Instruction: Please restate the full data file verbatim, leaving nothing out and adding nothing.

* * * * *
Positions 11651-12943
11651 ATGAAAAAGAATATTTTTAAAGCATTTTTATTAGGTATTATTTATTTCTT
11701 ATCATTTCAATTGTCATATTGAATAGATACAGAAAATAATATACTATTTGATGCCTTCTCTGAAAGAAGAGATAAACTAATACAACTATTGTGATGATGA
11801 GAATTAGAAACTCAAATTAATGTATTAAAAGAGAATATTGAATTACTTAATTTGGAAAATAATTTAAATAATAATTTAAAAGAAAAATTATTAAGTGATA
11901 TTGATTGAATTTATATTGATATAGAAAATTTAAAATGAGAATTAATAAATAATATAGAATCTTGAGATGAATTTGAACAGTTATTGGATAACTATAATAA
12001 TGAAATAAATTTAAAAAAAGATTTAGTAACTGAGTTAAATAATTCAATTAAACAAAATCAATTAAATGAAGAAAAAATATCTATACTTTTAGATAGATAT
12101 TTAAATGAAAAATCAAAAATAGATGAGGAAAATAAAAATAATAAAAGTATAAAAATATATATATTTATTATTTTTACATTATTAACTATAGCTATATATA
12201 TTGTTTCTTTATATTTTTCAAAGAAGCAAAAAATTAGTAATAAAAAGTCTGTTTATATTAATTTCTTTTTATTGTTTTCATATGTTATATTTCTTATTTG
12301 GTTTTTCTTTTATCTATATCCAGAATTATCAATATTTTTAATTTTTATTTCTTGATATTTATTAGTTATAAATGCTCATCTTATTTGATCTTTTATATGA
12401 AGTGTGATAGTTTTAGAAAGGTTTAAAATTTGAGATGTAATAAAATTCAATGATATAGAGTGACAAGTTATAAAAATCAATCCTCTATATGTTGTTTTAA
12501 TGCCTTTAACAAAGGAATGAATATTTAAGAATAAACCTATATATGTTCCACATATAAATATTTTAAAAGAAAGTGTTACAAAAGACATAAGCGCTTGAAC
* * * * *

Positions 11651-12943
11651 ATGAAAAAGAATATTTTTAAAGCATTTTTATTAGGTATTATTTATTTCTT
11701 ATCATTTCAATTGTCATATTGAATAGATACAGAAAATAATATACTATTTGATGCCTTCTCTGAAAGAAGAGATAAACTAATACAACTATTGTGATGATGA
11801 GAATTAGAAACTCAAATTAATGTATTAAAAGAGAATATTGAATTACTTAATTTGGAAAATAATTTAAATAATAATTTAAAAGAAAAATTATTAAGTGATA
11901 TTGATTGAATTTATATTGATATAGAAAATTTAAAATGAGAATTAATAAATAATATAGAATCTTGAGATGAATTTGAACAGTTATTGGATAACTATAATAA
12001 TGAAATAAATTTAAAAAAAGATTTAGTAACTGAGTTAAATAATTCAATTAAACAAAATCAATTAAATGAAGAAAAAATATCTATACTTTTAGATAGATAT
12101 TTAAATGAAAAATCAAAAATAGATGAGGAAAATAAAAATAATAAAAGTATAAAAATATATATATTTATTATTTTTACATTATTAACTATAGCTATATATA
12201 TTGTTTCTTTATATTTTTCAAAGAAGCAAAAAATTAGTAATAAAAAGTCTGTTTATATTAATTTCTTTTTATTGTTTTCATATGTTATATTTCTTATTTG
12301 GTTTTTCTTTTATCTATATCCAGAATTATCAATATTTTTAATTTTTATTTCTTGATATTTATTAGTTATAAATGCTCATCTTATTTGATCTTTTATATGA
12401 AGTGTGATAGTTTTAGAAAGGTTTAAAATTTGAGATGTAATAAAATTCAATGATATAGAGTGACAAGTTATAAAAATCAATCCTCTATATGTTGTTTTAA
12501 TGCCTTTAACAAAGGAATGAATATTTAAGAATAAACCTATATATGTTCCACATATAAATATTTTAAAAGAAAGTGTTACAAAAGACATAAGCGCTTGAAC